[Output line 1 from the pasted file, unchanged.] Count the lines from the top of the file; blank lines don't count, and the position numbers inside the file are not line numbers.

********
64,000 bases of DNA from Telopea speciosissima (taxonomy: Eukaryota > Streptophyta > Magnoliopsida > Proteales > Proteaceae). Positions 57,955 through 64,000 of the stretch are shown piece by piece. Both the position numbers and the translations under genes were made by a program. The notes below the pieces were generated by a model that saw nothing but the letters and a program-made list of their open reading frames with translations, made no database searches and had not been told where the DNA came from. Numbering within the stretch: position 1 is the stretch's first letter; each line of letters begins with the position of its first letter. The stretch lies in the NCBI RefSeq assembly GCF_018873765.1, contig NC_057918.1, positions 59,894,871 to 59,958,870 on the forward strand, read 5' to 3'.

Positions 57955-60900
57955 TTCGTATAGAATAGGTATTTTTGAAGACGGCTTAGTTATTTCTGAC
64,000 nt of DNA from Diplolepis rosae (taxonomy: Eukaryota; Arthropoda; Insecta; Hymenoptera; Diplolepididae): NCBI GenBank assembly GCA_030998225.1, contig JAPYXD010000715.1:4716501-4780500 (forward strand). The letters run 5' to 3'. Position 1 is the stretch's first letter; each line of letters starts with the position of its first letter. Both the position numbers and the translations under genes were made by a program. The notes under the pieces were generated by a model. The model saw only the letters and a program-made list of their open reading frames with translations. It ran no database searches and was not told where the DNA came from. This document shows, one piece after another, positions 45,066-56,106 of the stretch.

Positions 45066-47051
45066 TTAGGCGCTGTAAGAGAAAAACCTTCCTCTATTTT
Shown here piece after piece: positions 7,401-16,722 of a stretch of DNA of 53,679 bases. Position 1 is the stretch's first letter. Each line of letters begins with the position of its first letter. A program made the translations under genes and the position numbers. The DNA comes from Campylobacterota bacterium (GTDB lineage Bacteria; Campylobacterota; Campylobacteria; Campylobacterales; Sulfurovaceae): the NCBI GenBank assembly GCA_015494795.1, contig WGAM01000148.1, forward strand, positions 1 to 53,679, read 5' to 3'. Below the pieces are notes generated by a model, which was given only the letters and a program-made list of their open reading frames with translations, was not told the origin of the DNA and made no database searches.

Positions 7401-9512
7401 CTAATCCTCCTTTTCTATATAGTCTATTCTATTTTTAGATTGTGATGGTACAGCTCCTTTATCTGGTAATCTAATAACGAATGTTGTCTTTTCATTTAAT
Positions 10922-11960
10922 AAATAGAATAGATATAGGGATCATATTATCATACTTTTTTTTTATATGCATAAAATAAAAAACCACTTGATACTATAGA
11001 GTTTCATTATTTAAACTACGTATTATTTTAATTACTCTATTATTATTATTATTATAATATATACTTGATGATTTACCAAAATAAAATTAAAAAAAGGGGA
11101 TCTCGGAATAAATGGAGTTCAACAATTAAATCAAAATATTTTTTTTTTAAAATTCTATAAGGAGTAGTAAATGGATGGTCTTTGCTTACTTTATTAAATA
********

64,000 bases of DNA from Telopea speciosissima (taxonomy: Eukaryota > Streptophyta > Magnoliopsida > Proteales > Proteaceae). Positions 57,955 through 64,000 of the stretch are shown piece by piece. Both the position numbers and the translations under genes were made by a program. The notes below the pieces were generated by a model that saw nothing but the letters and a program-made list of their open reading frames with translations, made no database searches and had not been told where the DNA came from. Numbering within the stretch: position 1 is the stretch's first letter; each line of letters begins with the position of its first letter. The stretch lies in the NCBI RefSeq assembly GCF_018873765.1, contig NC_057918.1, positions 59,894,871 to 59,958,870 on the forward strand, read 5' to 3'.